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• • • Being a journal by artist and designer John Coulthart, cataloguing interests, obsessions and passing enthusiasms.


 

New things for July

motorway_city_sm.jpg

Motorway City by Hawkwind, Flicknife Records single (1983).

This month’s issue of Record Collector magazine has a feature about Hawkwind which featured my Motorway City sleeve among its illustrations. It was odd seeing this again, being a single it doesn’t turn up so often and it has the distinction of being one of the oldest of my works in print. Although the single was released in 1983, the drawing was done in 1980 (I was 18 at the time) and it ended up with Dave Brock somehow.

The A-side is taken from the Zones album, which sports one of my more successful cover illustrations for the band, and the song is a Ballardian eulogy to driving on motorways at night. Despite their reputation for being a bunch of spaced-out hippies, Hawkwind were frequently drawn to the harder side of things (Lemmy used to shout “Die! Die!” at their tripping audience and was proud of freaking people out), and this song isn’t even science fiction, despite my flat futuristic cityscape in the background. Before he finished with the band for good, singer Robert Calvert wrote two songs based on JG Ballard books, High Rise and the punk- and Crash-derived thrash piece Death Trap, both on the PXR5 album from 1979. Motorway City was written around the same time and it’s a shame it didn’t have Death Trap on the B-side instead of yet another version of Master of the Universe. My drawing was done as black on white but the record company smartly (for once) reversed out the design which I always felt made it look a lot better, as well as fitting more with the night-driving theme.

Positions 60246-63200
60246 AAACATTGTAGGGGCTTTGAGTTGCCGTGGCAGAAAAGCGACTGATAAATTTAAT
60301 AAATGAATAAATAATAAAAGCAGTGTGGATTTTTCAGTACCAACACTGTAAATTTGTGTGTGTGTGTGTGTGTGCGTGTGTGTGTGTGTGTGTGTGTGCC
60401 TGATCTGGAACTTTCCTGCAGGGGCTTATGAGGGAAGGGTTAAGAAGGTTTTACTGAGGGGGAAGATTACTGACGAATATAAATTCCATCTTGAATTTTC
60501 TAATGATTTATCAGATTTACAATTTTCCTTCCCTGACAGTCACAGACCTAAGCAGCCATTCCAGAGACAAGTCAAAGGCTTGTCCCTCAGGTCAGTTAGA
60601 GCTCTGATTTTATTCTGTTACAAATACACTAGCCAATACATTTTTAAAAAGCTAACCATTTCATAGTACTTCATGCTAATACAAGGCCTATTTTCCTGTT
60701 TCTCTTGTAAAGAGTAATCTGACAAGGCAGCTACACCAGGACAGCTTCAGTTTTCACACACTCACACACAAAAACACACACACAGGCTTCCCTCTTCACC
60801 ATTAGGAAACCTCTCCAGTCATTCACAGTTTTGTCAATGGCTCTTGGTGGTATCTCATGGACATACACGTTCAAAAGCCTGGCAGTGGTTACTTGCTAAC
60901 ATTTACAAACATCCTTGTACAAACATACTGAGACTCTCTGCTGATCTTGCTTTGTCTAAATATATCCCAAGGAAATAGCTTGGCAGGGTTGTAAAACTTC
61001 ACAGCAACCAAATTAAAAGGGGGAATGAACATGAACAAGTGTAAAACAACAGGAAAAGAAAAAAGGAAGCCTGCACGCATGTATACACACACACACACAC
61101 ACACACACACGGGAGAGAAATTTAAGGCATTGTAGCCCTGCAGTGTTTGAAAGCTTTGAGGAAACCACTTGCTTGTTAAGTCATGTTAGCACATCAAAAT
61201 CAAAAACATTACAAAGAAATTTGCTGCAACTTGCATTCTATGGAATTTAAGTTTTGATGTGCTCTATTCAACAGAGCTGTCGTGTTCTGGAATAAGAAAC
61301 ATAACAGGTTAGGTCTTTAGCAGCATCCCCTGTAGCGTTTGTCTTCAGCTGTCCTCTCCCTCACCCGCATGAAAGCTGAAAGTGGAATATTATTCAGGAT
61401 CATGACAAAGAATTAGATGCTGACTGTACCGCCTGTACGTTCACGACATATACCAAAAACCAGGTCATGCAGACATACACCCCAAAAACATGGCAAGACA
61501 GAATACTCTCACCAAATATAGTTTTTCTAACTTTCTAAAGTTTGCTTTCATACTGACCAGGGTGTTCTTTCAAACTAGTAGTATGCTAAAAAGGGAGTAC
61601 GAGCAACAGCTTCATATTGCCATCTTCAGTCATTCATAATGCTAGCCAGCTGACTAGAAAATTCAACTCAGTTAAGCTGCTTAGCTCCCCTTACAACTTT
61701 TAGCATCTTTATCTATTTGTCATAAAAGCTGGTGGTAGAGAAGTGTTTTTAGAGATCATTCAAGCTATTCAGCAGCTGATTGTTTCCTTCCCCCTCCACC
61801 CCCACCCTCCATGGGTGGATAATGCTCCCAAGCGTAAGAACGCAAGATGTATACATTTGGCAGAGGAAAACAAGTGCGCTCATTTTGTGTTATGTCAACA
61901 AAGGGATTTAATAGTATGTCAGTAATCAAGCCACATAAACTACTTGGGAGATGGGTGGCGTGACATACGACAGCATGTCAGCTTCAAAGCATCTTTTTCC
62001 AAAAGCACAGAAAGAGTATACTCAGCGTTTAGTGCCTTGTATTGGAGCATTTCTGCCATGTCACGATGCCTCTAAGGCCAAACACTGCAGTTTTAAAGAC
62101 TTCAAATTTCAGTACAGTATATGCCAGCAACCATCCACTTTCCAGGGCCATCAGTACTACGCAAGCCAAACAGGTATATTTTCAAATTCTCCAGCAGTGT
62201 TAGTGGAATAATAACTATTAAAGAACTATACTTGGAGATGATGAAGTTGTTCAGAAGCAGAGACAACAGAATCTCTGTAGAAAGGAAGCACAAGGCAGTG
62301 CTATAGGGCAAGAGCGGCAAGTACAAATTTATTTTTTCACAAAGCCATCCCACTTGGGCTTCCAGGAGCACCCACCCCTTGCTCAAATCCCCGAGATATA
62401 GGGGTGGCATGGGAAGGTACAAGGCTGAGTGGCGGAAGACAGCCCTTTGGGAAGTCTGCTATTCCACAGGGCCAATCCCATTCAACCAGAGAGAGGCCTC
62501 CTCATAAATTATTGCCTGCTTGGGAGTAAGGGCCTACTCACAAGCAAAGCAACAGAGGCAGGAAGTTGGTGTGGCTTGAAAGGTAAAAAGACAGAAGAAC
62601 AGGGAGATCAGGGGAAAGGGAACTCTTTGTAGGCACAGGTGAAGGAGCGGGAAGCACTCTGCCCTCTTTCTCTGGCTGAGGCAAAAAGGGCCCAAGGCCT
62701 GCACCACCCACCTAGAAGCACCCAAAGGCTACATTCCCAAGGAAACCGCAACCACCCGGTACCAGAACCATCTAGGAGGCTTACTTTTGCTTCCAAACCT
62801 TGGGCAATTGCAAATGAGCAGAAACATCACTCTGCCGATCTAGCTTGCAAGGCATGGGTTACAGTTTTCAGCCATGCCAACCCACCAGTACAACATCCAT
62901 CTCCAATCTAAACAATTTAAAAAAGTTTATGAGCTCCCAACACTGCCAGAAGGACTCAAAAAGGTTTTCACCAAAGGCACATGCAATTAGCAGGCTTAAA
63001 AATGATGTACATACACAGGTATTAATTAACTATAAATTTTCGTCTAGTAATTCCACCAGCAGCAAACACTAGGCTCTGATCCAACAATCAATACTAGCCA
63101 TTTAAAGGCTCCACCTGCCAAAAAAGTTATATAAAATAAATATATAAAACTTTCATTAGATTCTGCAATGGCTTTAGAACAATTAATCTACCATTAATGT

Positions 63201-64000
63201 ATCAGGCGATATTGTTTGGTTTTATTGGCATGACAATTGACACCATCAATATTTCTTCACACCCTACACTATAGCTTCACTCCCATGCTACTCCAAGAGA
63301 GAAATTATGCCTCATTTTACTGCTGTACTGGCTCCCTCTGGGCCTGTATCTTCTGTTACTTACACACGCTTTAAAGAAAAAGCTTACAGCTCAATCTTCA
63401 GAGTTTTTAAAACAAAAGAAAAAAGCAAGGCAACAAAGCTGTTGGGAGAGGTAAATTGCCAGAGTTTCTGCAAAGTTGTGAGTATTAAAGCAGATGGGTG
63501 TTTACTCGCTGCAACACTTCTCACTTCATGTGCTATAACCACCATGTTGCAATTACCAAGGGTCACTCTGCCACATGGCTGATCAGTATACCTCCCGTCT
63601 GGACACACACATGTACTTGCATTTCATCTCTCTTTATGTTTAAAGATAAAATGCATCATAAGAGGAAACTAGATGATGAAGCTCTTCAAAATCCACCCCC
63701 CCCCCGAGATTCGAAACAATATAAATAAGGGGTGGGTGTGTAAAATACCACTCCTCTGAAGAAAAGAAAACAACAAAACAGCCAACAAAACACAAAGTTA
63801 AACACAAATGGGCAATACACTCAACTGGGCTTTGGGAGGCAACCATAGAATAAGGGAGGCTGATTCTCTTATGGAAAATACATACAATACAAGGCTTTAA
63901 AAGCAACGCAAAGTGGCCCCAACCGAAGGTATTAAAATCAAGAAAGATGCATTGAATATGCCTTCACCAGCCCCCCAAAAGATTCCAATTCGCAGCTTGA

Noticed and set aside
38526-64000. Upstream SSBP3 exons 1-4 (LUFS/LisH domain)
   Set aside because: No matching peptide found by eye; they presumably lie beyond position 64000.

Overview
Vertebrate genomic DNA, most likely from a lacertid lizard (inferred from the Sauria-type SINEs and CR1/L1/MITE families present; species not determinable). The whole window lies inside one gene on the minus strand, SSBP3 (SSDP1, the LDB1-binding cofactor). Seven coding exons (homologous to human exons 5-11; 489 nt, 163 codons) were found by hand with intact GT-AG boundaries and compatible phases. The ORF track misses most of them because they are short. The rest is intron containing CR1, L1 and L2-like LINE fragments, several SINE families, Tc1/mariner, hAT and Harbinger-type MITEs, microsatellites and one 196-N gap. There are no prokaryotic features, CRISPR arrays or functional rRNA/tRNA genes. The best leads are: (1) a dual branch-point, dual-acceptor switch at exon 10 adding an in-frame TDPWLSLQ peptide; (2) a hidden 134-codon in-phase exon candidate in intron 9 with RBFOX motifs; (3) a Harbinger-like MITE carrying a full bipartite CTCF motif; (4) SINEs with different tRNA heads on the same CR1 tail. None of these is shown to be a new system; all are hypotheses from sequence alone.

Also this month, I’m in the process of reworking the website a bit which means making more prints of artwork available. I’ve started with some of the Lovecraft pictures, which is always the most popular stuff but I’ll gradually be working through everything and setting up PayPal facilities for other items. Many pictures and designs can already be had as prints at CafePress but that system is best for t-shirts and other goods, it lacks the personal touch which people often want from a signed print.